A collection of new paintings by Luke Cornish inspired by his travels to refugee camps of Lebanon. Surrounded by the sound of gunfire, Luke draws on his artistic skills to bear witness to the suffering, hope, violence and everydayness of the displacement and conflicts.
Luke Cornish is an Australian artist creating unique, powerful images from handmade stencils. His rise within the contemporary art world has been meteoric, becoming the first artist to be nominated for the Archibald Prize and the Sulman prize with a portrait created entirely out of stencils. A former blue-collar worker from Canberra, Cornish’s apathy and boredom during his mid-twenties encouraged him to start experimenting with stanley knives and spraypaint cans. Nearly ten years later, Cornish has literally carved his name into the public’s mind.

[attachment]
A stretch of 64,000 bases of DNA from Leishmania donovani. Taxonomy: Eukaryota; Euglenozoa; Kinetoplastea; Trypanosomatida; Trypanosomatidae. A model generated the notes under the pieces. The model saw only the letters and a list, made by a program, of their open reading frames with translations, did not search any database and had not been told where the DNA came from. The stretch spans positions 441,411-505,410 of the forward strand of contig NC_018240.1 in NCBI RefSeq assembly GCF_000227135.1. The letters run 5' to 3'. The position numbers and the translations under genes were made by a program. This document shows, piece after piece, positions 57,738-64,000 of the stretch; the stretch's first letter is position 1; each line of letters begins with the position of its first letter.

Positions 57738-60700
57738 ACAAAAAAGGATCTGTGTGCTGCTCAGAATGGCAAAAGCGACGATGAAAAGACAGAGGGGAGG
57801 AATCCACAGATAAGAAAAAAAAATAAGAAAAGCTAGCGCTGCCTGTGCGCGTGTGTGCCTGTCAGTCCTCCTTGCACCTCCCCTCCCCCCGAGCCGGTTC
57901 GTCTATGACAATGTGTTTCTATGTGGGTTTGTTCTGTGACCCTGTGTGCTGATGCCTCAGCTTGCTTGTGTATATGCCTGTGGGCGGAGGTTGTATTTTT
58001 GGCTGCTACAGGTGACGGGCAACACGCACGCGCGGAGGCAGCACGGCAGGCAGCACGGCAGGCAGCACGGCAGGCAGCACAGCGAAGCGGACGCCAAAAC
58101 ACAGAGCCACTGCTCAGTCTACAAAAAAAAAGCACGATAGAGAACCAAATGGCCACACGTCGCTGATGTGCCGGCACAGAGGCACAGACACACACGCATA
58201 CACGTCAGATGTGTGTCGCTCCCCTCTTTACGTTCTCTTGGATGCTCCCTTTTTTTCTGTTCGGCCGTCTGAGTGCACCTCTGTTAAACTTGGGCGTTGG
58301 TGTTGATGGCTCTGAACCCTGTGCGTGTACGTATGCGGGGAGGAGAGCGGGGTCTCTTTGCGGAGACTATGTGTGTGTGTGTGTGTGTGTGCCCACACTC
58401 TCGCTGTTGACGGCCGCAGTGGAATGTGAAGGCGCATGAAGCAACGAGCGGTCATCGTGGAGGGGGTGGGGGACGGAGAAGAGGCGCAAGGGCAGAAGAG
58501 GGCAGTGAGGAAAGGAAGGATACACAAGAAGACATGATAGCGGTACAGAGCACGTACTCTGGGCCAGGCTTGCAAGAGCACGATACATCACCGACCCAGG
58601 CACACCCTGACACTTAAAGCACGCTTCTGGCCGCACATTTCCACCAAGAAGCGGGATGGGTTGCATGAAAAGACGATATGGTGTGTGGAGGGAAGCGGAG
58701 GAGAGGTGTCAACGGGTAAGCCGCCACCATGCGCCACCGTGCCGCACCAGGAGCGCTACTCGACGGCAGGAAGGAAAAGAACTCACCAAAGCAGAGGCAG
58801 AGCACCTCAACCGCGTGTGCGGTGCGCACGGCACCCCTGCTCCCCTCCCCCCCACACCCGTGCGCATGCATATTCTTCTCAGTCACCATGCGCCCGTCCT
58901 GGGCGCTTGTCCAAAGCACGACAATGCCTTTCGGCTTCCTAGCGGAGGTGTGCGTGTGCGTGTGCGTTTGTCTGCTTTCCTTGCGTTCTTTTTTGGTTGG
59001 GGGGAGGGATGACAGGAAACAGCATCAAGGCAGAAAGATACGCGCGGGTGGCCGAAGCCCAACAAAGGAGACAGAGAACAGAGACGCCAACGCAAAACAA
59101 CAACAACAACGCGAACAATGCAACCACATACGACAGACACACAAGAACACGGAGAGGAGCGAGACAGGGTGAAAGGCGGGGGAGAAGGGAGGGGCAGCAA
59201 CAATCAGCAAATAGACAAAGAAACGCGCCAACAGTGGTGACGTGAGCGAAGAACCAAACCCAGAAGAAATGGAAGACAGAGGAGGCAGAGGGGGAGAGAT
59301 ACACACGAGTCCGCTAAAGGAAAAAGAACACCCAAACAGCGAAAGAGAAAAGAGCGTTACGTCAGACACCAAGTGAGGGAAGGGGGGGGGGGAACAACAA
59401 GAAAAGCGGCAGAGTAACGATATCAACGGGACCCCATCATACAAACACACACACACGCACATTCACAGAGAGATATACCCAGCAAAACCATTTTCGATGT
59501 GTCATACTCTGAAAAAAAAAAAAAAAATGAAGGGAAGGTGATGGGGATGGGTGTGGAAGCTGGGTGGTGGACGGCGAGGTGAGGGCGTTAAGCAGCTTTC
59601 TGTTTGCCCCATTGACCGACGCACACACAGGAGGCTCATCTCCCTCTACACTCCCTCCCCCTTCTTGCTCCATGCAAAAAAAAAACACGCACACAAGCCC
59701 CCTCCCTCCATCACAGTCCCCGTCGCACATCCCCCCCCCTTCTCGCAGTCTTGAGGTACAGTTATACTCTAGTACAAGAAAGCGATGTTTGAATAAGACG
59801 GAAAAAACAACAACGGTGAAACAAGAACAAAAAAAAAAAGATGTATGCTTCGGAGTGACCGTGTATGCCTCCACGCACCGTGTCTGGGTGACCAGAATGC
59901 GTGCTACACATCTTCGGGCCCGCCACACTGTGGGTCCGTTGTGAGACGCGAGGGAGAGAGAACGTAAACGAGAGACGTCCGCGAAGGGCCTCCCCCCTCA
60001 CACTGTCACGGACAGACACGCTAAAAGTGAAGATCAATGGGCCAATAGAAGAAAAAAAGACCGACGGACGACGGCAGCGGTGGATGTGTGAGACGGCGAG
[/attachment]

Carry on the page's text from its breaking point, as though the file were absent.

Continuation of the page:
Using up to 85 layers of carefully hand-cut acetate, he sprays layer upon layer of aerosol paint until his images bear a striking photographic resemblance: this is a new form of hyper-realism that is unlike what has been seen before. Formally known as E.L.K, he uses the tools of a street artist to create decadent, detailed works that envelop the viewer. There is an honesty to Cornish’s work, slicing back the layers and reconstructing his muses with astonishing deftness. The emotions that permeate through the eyes of his portraits have great depth, the shadows created by the stencils highlighting their anguish. His subjects all seem to share the same hardship and determination that Cornish himself has experienced, lending to a sense of dire reality in the unreality of his images.